ater is a well-known power source: in many parts of the world, the utility grid is fuelled by electric dams. But for remote mines, there is a less invasive solution: small hydro. It consists of turbines that can be installed on almost any body of water near the mine, providing reliable renewable power. Compared to solar or wind power, hydroelectricity generation is more stable and can be used for baseload, though seasonality is a factor. Mining energy consultancy THEnergy is currently working with two German universities on the SmartH2O Energy Project in Peru, where the feasibility of small hydro solutions to displace diesel in remote mines is being tested. Managing Director Thomas Hillig explains that while hydropower has typically been installed on rivers in the past, the technology is evolving. “The project is about applications that have never been used before, so for groundwater, process water, water that is in the pit. The system could also be used as an alternative for storage. We’re looking at the technical aspects of that.” In 2018, Gilkes installed a hydropower system at Anglo Gold’s Sadiola Mine in Mali. It is made of a containerized turbine that replaces the function of a pressure-reducing valve, Compared to extracting energy from the raw water supplied to the mine and village. Because large hydro of its small size and ability to be packed schemes, small into a shipping container, the system hydro doesn’t was mostly built before being installed require big on site, reducing installation time.

construction work or human displacement. 20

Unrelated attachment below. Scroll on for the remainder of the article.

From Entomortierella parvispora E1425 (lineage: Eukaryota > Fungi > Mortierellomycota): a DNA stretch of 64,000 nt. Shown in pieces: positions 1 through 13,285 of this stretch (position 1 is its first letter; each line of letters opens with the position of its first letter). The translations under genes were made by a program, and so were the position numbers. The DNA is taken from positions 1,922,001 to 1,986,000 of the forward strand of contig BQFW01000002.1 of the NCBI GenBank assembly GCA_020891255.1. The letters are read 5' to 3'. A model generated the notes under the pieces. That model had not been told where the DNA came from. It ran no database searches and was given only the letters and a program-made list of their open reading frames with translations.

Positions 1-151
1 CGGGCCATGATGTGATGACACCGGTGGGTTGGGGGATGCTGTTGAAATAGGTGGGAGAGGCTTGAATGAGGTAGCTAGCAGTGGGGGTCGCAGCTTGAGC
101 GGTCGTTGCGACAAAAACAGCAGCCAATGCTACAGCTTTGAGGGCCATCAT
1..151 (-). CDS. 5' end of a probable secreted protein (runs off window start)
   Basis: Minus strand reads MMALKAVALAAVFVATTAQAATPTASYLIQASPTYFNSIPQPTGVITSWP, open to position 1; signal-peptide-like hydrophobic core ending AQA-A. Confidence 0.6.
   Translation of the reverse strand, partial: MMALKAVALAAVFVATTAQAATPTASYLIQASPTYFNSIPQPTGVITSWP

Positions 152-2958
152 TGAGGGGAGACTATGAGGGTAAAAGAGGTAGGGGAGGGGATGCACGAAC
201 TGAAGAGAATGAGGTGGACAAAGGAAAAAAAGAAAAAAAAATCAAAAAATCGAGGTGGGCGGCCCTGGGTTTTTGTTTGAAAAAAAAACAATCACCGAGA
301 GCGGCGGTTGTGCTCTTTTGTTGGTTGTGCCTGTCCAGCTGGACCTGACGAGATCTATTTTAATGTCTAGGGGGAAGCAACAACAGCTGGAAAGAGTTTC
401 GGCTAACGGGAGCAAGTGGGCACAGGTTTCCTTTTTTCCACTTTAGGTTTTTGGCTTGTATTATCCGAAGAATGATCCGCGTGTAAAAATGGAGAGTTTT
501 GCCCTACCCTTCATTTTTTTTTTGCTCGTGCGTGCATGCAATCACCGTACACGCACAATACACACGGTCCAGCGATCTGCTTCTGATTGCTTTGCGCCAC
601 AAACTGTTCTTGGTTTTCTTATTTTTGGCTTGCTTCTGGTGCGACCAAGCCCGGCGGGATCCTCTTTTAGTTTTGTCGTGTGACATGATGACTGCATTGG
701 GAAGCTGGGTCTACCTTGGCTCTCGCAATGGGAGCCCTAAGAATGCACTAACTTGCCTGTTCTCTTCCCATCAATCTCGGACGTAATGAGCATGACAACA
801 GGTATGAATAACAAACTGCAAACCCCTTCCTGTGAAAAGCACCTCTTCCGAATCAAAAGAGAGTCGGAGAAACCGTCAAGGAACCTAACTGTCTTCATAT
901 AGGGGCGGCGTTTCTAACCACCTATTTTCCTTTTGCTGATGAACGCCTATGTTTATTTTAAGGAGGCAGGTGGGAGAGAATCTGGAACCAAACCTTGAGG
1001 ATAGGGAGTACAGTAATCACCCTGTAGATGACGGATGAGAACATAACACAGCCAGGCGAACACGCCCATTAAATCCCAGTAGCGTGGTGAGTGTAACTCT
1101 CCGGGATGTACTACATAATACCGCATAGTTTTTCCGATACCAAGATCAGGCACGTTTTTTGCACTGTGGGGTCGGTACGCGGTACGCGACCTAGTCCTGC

“That was a very small project, around 150 kW,” says Gilkes head of sales Andy Eaton. “They put it in because they were ENERGY AND MINES MAGAZINE

pumping water from a reservoir some 100 km away. They realized they could put a small hydro unit on the end of it, and that’s what we did.” He adds that in this case, water quality does not matter, because the turbine installed can handle sand and filthy water. This means that in the future, mines could even use their tailings to produce electricity.

It’s actually more expensive than solar per kW capacity, but then you get more stable generation

“The tailings are more rocks than actual water, but again, we believe that the Turgo Impulse machine would be a good solution for that. In order to bring it to market, we would need to trial it, put it on a mine and see how it works, so we need to do a partnership with somebody to move forward with it,” Eaton says. Compared to large hydro schemes, small hydro doesn’t require big construction work or human displacement. While each site is specific, Eaton notes that payback varies between two and seven years, and can displace diesel completely throughout the mine life. In fact, the long-lasting character of small hydro could even be seen as an obstacle by miners: “With the limited lifetime of the mine, there can be a bigger conflict than for solar or wind power, that’s the downside. But there’s already a good business case today. It’s actually more expensive than solar per kW capacity, but then you get more stable generation,” Hillig points out. Of course, a thorough environmental assessment must be conducted, and hydropower is more site-specific and may require more planning than other renewable options. But it could be a worthwhile investment, replacing diesel as the baseload power provider and even presenting storage capacity. Hydroelectricity has suffered a drop in interest in the past few decades, but as miners start to focus more and more on holistic and sustainable energy generation, small hydro schemes could become instrumental in the journey to zero-emission power.